Change takes hard work. Some would say, that means change is unlikely.
For those with a fixed mindset, meaningful change simply doesn’t happen. That’s not true, but even those of us with a growth mindset struggle to make the changes in our lives that we desire.
Research out of the University of Chicago shows, however, that while change requires work, it isn’t necessarily herculean. We tend to believe that change for the better is harder than change for the worse, but that’s not true.
For example, it seems easy to change into a problem drinker. It’s as easy as falling off a bar stool in fact — if you sit there long enough. But that’s still as effortful a change as something positive, like learning an instrument or working out regularly.
The Chicago studies give us an important clue about where we go wrong. We confuse the fact that change requires effort with the myth that success is unlikely. The evidence actually suggests that change is hard much in the same way that it’s hard to finish a marathon or learn a new language. Of course it requires effort. But the fact that it requires effort doesn’t negate the fact that the majority of people who commit to it will eventually succeed.
If change is hard, but not unlikely, what does it come down to? Seems to be a matter of motivation.
A person who enjoys drinking can see a clear path to becoming a drunk. A person who enjoys exercise sees an equally clear path to completing a marathon. In reality, both take dedication to a sustained activity. Many people find excessive alcohol consumption as intolerable as I find running.
Humans are uniquely adaptable creatures. Sometimes change blindsides us and forces us to adapt, and sometime we consciously decide to become someone else in some aspect of our lives.
Change happens, but the first step is to know it’s doable. If you intrinsically want it, that is.
You grind it out every day and embrace it no matter how much it hurts, right? Wrong. Fitness fans don’t cop to it often, but people regret workouts all the time, and cause serious damage in the process.
One week, you’re working out every day. The next, something gets in the way and you skip a day. Then you skip another day. Then a week. Then it’s been six weeks, then six months, then six years.
A couple of weeks ago, we learned that being in nature makes us happy, even though we do less and less of it. Turns out it may also extend your life (at least for the ladies).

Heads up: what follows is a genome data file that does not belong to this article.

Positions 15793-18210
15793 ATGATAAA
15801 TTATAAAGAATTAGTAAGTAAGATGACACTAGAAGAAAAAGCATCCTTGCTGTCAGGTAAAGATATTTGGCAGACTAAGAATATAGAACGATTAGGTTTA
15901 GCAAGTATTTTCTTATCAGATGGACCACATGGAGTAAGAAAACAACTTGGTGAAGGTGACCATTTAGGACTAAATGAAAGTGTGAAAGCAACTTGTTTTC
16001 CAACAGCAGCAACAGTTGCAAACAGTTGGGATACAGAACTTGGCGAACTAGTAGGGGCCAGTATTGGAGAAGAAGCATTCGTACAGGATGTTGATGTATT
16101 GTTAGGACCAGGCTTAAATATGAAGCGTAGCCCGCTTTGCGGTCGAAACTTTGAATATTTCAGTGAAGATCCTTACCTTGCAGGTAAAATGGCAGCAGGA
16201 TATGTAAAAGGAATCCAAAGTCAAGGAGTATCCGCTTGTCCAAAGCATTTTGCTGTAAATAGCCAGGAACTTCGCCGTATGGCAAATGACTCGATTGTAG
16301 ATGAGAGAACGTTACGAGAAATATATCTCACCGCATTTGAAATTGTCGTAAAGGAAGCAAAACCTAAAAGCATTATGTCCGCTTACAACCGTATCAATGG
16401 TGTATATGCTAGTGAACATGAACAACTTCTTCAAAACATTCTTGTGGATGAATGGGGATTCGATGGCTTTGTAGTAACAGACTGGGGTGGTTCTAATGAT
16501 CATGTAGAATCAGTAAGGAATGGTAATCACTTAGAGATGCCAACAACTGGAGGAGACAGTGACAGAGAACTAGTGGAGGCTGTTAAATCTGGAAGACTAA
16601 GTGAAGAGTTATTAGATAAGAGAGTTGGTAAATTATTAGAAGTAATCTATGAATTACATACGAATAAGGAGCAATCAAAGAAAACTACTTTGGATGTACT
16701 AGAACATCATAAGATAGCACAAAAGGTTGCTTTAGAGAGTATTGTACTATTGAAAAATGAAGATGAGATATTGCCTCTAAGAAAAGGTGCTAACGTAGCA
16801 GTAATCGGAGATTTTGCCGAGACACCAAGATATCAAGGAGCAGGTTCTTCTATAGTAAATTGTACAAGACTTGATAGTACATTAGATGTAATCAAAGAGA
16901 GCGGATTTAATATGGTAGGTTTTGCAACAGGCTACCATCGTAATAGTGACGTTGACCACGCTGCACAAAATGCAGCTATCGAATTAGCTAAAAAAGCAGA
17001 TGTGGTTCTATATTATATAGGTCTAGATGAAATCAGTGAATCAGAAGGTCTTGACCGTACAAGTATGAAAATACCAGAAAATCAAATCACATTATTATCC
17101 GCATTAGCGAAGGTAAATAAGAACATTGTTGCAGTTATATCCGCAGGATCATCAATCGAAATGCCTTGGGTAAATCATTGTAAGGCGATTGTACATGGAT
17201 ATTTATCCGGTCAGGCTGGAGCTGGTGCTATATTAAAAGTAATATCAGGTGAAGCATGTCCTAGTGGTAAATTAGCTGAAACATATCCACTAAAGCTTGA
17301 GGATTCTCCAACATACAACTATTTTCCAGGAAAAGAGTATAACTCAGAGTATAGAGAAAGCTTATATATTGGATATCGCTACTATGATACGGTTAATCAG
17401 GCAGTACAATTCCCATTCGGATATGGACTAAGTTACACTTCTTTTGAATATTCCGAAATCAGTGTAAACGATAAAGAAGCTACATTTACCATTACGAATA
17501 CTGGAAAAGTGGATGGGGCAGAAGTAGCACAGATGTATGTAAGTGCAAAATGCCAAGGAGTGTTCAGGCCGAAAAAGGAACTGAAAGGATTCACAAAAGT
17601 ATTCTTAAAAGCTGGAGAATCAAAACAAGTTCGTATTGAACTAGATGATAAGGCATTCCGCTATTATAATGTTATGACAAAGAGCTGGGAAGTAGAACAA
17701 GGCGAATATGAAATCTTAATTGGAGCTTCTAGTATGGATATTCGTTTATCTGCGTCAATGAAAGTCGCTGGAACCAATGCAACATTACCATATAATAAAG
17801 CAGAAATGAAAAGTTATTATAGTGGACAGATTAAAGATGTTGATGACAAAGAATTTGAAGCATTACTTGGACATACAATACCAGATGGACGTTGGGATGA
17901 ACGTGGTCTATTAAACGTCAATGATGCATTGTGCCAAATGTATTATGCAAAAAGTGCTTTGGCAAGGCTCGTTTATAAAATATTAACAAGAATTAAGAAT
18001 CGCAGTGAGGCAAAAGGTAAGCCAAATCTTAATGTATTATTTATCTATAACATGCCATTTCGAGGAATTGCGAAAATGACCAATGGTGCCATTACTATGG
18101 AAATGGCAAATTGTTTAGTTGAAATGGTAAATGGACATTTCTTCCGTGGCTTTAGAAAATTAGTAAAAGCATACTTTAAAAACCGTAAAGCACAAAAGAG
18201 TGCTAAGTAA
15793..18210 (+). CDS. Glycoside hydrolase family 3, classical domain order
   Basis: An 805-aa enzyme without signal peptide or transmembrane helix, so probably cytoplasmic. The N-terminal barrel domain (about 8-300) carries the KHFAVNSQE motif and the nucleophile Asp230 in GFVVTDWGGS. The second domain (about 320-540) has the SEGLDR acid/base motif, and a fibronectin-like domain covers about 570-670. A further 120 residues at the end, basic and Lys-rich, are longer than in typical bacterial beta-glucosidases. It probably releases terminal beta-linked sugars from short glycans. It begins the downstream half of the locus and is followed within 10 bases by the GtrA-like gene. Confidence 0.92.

If the benefits of nature have you sold, maybe a camping trip is the key. Check out Travel Channel’s must-have list for camping gear and prepare for your next great camping trip or outdoor adventure.
Jamaica Me Operate
Jamaica, like other developing nations before it, is trying to boost its economy by wooing “medical tourists” to fly in for an inexpensive knee replacement or nose job. The idea is to persuade American doctors to fly in to do those sinus repairs and arthroscopies — while enjoying a Caribbean vacation.
Simply put, creativity happens when your mind is unfocused, daydreaming, or idle. This is why we have so many “a ha” moments in the shower.
Choose to Decide
Here’s an extensive resource page from James Clear on decision making. Really a guide to critical thinking (when you think about it).
We explored a bit of the book Stealing Fire earlier in the year. This piece goes a little deeper on how altered brain states lead to exceptional human achievement.
Five minutes. It’s not a lot of time. Or is it? As it happens, investing just five minutes in certain key activities can yield amazing benefits for your health and happiness.
Suck It Up
It’s so easy to dream. Maybe that’s because your mind can seduce you so much so that the idea of something becomes more satisfying than the thing itself, so you stop at the idea and never make it real.
Please forward this issue of Further to a friend who could benefit from it. Or use these easy social options: